Diderot pointed out,
I can't remember where I read it, but recently one of the sites talked about the unprecedented nature of FanGraphs' WAR projection for the M's this season.
The thought was that it is not uncommon for an aging star to lose much of his WAR value in a single season. It happens.
But what is uprecedented is this: between Cano, Cruz, Segura and Seager, the projection is that COLLECTIVELY those four will lose about half of their 2016 WAR (46%) this year. Not to say that's impossible--but that it's unpredictable. It's collective worst case scenario on a grand scale.
So let's say those guys combine to lose just a quarter of their 2016 WAR--still a serious situation. If you add back in the difference berween a quarter and a half, we move right up to the level of the Astros, fighting for the division, and a likely wild card team.
It doesn't take a lot of imagination to predict that old baseball players will decline. That's part of the reason that Dipoto is moving on his win-now pieces, isn't it? Not very good form to tell Dipoto "Felix and Cruz are aging; you don't have much of a window here!" and then turn around and tell him those old players mean that he should come out with his hands in the air.
Not that anybody said that, exactly :- )
Caveats and Quid Pro Quo's are these: nobody at SSI, especially me, is going to be stunned if these four players drop off a lot. Nobody's going to be stunned if James Paxton is killed by a fastball ricochet'ing off the backstop. Nobody's going to be stunned if Leonys Martin sparks a clubhouse mutiny that gets Servais fired, Don Wakamatsu / Chone Figgins style. Slop happens.
But here's Point A: half the idea of playing Stars & Scrubs is that if your stars drop off, they're still good. Spend $37 on Paul Goldschmidt and if he has a down year, still get you thirty dingers. Your three Stars disappoint, they still produce, and you still got 22 roster slots left. That's first principles.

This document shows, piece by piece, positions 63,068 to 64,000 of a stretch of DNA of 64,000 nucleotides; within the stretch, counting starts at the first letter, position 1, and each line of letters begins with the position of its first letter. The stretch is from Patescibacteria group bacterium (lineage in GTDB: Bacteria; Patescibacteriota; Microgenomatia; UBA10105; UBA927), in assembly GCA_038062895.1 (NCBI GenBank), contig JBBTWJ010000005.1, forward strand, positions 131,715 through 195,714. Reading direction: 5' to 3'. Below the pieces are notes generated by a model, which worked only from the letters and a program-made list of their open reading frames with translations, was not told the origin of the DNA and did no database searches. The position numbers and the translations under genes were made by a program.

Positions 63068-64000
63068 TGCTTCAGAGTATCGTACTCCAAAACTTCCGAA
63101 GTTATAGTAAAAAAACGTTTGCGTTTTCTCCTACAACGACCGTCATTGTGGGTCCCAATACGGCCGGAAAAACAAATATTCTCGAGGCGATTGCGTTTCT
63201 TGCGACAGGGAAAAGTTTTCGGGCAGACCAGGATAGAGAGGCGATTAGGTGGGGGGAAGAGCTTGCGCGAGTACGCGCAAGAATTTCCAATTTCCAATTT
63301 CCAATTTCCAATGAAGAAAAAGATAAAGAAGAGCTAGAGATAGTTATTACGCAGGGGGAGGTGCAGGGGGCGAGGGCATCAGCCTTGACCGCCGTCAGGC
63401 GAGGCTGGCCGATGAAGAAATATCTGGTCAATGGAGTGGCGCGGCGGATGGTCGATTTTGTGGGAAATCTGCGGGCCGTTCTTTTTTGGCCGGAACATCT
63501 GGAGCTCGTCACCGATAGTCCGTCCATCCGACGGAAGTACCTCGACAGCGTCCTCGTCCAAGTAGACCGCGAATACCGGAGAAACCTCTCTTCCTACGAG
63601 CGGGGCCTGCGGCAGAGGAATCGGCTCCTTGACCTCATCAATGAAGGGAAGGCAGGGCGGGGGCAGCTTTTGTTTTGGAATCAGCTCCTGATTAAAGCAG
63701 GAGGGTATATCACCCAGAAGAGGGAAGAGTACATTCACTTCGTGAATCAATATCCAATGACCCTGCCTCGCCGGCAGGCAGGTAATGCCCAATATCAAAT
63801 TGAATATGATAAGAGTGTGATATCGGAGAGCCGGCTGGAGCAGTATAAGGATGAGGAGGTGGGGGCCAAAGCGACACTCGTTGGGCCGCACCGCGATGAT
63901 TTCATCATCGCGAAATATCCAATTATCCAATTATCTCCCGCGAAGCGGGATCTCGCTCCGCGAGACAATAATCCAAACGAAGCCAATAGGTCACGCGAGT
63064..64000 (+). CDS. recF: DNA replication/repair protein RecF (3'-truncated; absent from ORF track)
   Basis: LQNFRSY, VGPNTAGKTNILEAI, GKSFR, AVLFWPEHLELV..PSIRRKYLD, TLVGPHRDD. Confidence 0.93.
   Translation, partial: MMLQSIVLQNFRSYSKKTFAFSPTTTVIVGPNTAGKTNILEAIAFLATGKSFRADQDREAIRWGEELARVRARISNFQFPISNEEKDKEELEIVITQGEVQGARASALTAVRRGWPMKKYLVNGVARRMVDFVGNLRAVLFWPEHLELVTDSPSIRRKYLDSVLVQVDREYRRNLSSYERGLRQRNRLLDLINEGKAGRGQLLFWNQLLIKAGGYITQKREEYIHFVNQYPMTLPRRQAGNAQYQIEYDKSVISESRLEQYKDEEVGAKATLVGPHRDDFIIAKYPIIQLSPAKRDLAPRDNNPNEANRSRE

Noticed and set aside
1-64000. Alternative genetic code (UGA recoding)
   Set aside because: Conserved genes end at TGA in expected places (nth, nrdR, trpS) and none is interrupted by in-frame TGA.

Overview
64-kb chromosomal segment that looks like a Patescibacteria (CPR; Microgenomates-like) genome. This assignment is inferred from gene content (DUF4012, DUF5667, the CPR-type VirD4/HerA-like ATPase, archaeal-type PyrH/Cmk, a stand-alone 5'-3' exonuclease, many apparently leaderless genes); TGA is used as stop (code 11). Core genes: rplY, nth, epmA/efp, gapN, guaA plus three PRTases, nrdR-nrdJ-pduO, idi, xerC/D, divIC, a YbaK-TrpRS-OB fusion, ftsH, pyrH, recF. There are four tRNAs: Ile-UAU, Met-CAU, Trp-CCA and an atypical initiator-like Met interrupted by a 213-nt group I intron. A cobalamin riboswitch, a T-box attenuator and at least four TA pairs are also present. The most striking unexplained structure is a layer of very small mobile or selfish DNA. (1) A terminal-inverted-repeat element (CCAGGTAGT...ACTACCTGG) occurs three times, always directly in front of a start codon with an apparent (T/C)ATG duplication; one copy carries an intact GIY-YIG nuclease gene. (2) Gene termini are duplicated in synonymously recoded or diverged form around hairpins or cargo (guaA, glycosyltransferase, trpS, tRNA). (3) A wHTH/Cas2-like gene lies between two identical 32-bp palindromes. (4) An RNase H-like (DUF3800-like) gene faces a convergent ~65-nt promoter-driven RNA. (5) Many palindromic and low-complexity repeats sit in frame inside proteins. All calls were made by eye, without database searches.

Point B if these four players were Houston Astros, Tottenham Hotspur or even pesky rodent Angels, I'd still be drafting them all near the very top of their positions for 2017. Here's why:
Wellllll ... he was worth 5.7 WAR last year, per b-ref.com. If he's worth 2.5 or 3.0 next year then
1) That's what Dipoto said when he traded for him, "we plan on getting something somewhere in the middle"
2) The 2016 Mariners didn't have 5.7 WAR at shortstop; they had -1.2
3) Steamer is using a "heartless" MGL averaging effect based on Segura's lost 2014 and 2015, which, Segura is not your normal case here
1) They've got him for 4.0 WAR, which is nothing more than "smoothing" (you can't pencil a bunch of guys in for 5.5 WAR)
1) They've got him for 3.8 WAR (see Seager, Kyle)
1) They've got him to bat .265/.335/.500, which is probably right (and which would be just fine)
THE 30,000-FOOT VIEW
That Cruz and Cano are going to retire sometime, we knew already. The thing is, when we are getting set to draft our fantasy baseball teams this March, we proceed from "Is this guy over 30 years old?" to the corollary question "How did he hit late last year?"
||2H of 2015
||203 hits in the year; 23 doubles, 14 homers after break
||He's signed for 7 more years; he BETTER hit
||2H of 2015
||The last month he looked like Benjamin Button
||Can't dignify this row with an input
It's one thing to worry that Nelson Cruz won't hit for three more years; that makes sense. It's a different thing to worry he won't hit next month. Nelson Cruz next MONTH is not the worry here, gentlemen. Dan Vogelbach is the worry here.